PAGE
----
A synthesizer (often abbreviated as synth, also spelled synthesiser) is an electronic musical instrument that generates electric signals that are converted to sound through instrument amplifiers and loudspeakers or headphones. Synthesizers may either imitate traditional musical instruments like piano, Hammond organ, flute, vocals; natural sounds like ocean waves, etc.; or generate novel electronic timbres. They are often played with a musical keyboard, but they can be controlled via a variety of other input devices, including music sequencers, instrument controllers, fingerboards, guitar synthesizers, wind controllers, and electronic drums. Synthesizers without built-in controllers are often called sound modules, and are controlled via USB, MIDI or CV/gate using a controller device, often a MIDI keyboard or other controller.

Synthesizers use various methods to generate electronic signals (sounds). Among the most popular waveform synthesis techniques are subtractive synthesis, additive synthesis, wavetable synthesis, frequency modulation synthesis, phase distortion synthesis, physical modeling synthesis and sample-based synthesis.

Synthesizers were first used in pop music in the 1960s. In the late 1970s, synths were used in progressive rock, pop and disco. In the 1980s, the invention of the relatively inexpensive Yamaha DX7 synth made digital synthesizers widely available. 1980s pop and dance music often made heavy use of synthesizers. In the 2010s, synthesizers are used in many genres of pop, heavy metal, rock and dance music. Contemporary classical music composers from the 20th and 21st century write compositions for synthesizer.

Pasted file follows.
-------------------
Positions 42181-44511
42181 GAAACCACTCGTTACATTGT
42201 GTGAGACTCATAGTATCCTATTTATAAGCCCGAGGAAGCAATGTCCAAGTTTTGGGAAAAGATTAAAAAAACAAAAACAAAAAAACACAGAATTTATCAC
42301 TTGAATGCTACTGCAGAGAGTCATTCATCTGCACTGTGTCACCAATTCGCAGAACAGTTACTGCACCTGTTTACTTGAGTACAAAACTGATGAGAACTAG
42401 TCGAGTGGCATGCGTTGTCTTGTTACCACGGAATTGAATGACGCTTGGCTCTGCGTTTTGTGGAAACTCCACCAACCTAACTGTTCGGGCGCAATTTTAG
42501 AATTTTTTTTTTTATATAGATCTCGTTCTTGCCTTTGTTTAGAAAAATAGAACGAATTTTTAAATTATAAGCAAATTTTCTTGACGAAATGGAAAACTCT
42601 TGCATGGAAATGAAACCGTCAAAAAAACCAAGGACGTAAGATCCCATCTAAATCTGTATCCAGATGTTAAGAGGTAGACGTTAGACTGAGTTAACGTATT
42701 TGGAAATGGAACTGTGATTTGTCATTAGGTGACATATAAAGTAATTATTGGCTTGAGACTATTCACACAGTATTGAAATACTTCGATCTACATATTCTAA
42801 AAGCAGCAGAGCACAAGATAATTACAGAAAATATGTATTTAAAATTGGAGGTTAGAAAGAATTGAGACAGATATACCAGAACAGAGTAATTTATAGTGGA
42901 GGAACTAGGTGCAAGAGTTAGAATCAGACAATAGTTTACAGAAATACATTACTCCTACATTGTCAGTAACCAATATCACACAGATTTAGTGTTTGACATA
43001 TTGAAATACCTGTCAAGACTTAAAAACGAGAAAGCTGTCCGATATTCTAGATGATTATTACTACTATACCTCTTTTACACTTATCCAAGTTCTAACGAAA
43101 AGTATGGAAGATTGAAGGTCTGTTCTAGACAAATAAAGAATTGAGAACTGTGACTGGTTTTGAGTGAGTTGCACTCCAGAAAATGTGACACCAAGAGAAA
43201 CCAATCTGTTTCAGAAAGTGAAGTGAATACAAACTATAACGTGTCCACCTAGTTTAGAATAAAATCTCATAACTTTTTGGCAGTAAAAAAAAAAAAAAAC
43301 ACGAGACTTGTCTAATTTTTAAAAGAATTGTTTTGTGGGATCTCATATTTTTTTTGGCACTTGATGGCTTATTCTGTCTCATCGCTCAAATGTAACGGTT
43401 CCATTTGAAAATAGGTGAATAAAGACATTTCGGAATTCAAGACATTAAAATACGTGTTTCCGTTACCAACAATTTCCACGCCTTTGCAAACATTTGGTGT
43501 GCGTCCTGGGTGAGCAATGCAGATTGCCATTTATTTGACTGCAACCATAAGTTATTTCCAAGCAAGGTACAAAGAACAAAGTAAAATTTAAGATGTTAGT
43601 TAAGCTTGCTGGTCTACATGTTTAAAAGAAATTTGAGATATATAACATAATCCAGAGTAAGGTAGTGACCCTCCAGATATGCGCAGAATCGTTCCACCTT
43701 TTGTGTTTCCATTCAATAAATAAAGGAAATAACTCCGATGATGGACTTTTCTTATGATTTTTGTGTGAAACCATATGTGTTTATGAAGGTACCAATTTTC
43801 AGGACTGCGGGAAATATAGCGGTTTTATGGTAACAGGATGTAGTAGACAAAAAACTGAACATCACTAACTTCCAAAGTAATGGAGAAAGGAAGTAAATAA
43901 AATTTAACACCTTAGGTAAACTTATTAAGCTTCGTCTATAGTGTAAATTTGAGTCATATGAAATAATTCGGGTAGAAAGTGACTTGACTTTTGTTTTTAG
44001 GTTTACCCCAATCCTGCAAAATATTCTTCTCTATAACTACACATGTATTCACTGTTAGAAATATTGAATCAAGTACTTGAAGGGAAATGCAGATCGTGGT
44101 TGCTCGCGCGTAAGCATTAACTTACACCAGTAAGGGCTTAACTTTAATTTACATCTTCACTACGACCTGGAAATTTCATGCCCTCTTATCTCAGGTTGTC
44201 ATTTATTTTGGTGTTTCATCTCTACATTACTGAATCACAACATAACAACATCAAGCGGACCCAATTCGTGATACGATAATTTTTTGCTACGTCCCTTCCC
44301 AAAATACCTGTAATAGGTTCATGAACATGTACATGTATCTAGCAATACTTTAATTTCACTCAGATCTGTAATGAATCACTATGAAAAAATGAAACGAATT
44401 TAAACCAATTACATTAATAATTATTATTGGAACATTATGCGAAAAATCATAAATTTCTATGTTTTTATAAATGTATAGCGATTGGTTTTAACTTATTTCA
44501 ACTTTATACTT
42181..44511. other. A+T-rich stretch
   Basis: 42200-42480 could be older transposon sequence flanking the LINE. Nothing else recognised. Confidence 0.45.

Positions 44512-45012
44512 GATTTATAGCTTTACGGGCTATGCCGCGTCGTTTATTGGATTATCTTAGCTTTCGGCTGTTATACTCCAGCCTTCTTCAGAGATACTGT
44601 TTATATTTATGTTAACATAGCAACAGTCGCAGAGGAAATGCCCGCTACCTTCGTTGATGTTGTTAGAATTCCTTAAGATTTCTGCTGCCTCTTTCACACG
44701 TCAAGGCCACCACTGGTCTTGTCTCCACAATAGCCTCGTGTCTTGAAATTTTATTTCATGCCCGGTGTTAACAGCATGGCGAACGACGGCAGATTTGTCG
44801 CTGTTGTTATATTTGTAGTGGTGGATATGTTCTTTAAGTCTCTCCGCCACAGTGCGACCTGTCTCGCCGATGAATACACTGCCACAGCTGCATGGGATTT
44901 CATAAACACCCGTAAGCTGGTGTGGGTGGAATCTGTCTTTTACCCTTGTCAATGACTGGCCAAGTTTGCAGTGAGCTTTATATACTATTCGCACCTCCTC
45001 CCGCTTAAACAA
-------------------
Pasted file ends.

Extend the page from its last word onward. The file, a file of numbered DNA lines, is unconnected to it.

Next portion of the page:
The beginnings of the synthesizer are difficult to trace, as it is difficult to draw a distinction between synthesizers and some early electric or electronic musical instruments.

One of the earliest electric musical instruments, the Musical Telegraph, was invented in 1876 by American electrical engineer Elisha Gray. He accidentally discovered the sound generation from a self-vibrating electromechanical circuit, and invented a basic single-note oscillator. This instrument used steel reeds with oscillations created by electromagnets transmitted over a telegraph line. Gray also built a simple loudspeaker device into later models, consisting of a vibrating diaphragm in a magnetic field, to make the oscillator audible. This instrument was a remote electromechanical musical instrument that used telegraphy and electric buzzers that generated fixed timbre sound. Though it lacked an arbitrary sound-synthesis function, some have erroneously called it the first synthesizer.

In 1897, Thaddeus Cahill invented the Telharmonium, which was capable of additive synthesis. Cahill's business was unsuccessful for various reasons, but similar and more compact instruments were subsequently developed, such as electronic and tonewheel organs including the Hammond organ, which was invented in 1934.

This page was last edited on 9 May 2018, at 17:40.
Reference: under CC BY-SA license.

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